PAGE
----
Upstairs, downstairs andin the Queen’s chamber

The drawing room in 1925.The drawing room in 1925.
The drawing room in 1925.
Back in 1925 Falkirk was in a frenzy of fundraising to pay for a new infirmary to replace the original Thornhill Road hospital which was far too small.

A site at Gartcows had been acquired and all that remained was to raise the £120,000 required to put up the building.

It was no easy task (£3 million at today’s prices) and every possible method was used to gather in the pounds, shillings and pence.

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Concerts, sports events, street collections, dances, road races, highland games, jumble sales, street parades, student’s rag weeks, basket teas and lots of other activities dominated the life of the community.

Folk were even urged to strap a collection box on their dog and “teach him to make collections but not in thoroughfares without a special permit”!

I’m particularly interested in one of the most popular initiatives which made a big contribution to the campaign.

Callendar House, at the time the home of Charles Forbes and his family, was pretty much a closed book to the population.

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Few of the ordinary folk had crossed the big front door to see the treasures within.

Charles was the great-grandson of the first William Forbes who had purchased the former Livingston lands in 1783 and the house contained the furniture, ceramics, old master paintings and much else collected by the wealthy family throughout the 19th century: works by Rafael and Titian, a complete dinner service of solid silver plate, a large collection of 17th century Bohemian ruby and gilt glass, a priceless Chinese cabinet and much more.

Realising the attraction of a visit, the fund-raising committee approached Mr and Mrs Forbes with a proposal to throw open the doors during the month of June and they agreed.

On the first of the month at 3.30pm and every afternoon thereafter, according to the advert: “The guests will be received by Mrs Forbes herself, who will show them round the house and give them tea”. The charge was five shillings and parties of 20 were admitted at a time.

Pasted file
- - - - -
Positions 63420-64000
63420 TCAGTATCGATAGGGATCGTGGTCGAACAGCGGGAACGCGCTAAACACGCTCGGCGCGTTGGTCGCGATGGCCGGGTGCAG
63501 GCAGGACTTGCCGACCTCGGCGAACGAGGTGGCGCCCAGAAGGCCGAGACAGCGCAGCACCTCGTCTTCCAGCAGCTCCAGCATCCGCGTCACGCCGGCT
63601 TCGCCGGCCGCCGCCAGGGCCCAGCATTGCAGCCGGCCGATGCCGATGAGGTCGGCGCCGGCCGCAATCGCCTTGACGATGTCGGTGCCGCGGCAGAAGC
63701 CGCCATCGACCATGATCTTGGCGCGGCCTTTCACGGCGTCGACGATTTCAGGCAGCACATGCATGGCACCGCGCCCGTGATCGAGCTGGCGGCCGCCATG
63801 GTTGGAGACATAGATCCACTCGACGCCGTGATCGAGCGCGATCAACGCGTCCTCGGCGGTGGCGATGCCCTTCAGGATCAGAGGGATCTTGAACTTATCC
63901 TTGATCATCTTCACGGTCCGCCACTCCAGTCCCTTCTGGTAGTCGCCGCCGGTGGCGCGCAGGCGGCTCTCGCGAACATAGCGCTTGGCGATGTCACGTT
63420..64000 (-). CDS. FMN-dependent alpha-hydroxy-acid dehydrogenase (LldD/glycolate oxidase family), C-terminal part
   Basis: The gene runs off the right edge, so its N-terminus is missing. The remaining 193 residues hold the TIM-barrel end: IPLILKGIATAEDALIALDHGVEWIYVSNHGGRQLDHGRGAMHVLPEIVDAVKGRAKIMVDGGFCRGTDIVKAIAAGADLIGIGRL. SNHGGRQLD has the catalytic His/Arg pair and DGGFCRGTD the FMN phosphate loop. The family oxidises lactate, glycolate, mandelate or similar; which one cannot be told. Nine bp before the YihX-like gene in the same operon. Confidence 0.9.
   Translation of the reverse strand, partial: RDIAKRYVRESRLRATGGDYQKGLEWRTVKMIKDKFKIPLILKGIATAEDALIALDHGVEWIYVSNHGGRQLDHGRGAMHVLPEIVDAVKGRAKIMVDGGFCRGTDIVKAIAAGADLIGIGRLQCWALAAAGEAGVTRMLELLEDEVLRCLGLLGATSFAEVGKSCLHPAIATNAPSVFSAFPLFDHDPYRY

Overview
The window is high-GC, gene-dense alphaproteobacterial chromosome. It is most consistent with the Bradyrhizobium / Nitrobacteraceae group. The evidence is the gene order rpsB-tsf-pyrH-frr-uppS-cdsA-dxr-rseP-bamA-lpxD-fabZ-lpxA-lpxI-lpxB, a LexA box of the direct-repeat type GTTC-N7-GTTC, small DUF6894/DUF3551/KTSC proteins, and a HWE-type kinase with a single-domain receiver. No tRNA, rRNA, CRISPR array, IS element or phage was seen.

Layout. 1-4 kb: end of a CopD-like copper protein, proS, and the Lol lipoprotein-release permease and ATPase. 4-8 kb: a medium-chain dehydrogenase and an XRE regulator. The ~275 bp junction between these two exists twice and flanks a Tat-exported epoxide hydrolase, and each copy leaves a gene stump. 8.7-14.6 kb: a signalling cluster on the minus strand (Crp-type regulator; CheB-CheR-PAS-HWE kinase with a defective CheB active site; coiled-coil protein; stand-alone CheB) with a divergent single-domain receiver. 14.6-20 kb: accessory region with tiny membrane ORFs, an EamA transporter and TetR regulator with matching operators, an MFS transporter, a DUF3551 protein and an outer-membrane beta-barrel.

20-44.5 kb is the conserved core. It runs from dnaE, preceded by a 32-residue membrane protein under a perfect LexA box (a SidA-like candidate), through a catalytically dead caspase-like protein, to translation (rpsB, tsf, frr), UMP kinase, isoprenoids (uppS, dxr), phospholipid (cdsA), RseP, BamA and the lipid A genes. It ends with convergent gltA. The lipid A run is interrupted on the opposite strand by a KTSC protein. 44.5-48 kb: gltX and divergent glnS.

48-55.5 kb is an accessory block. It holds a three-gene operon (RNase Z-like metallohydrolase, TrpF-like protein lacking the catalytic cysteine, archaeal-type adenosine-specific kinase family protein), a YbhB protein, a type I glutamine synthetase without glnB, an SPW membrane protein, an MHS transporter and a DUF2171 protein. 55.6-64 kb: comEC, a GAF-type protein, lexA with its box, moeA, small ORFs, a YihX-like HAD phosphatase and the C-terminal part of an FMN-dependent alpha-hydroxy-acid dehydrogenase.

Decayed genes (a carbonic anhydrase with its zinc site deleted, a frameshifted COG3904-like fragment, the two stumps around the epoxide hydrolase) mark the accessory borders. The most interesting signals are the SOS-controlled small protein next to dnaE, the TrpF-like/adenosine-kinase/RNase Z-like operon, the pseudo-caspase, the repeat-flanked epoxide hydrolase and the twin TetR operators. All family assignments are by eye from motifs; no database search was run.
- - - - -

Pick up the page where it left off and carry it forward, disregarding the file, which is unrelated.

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In addition visitors could purchase a special brochure for one shilling as a souvenir of their visit.

For us today this 20 page booklet is of great interest with its historical information and contemporary photographs of the inside of the house.

I have a copy in front of me and it contains details of many of the treasures including the full length portrait of the first William Forbes by Sir Henry Raeburn which then hung in the morning room.

It is now in the National Portrait Gallery in Edinburgh.

There are descriptions of many of the rooms and their decorative features and visitors were able to see the suite which Mary Queen of Scots was said to have occupied during her visits in the 16th century.

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The two rooms were full of memorabilia – paintings, engravings, sculptures and documents relating to the Queen – but sadly they left the town in 1963 when all the contents were sold. Last time I laid eyes on them they were stored in an old stable in Bridge of Weir.

The Local History Society borrowed them in 1987 on the 400th anniversary of the Queen’s execution and they were on display in the Park Hotel. A week later they were back in the stable!

The brochure is also very informative about the hospital campaign with an artist’s impression of what the new infirmary would look like when complete – all intended, of course, to encourage the fundraisers to maximum effort.

In the end the money was raised and the new hospital opened in 1932. By then the doors of Callendar House were again firmly closed.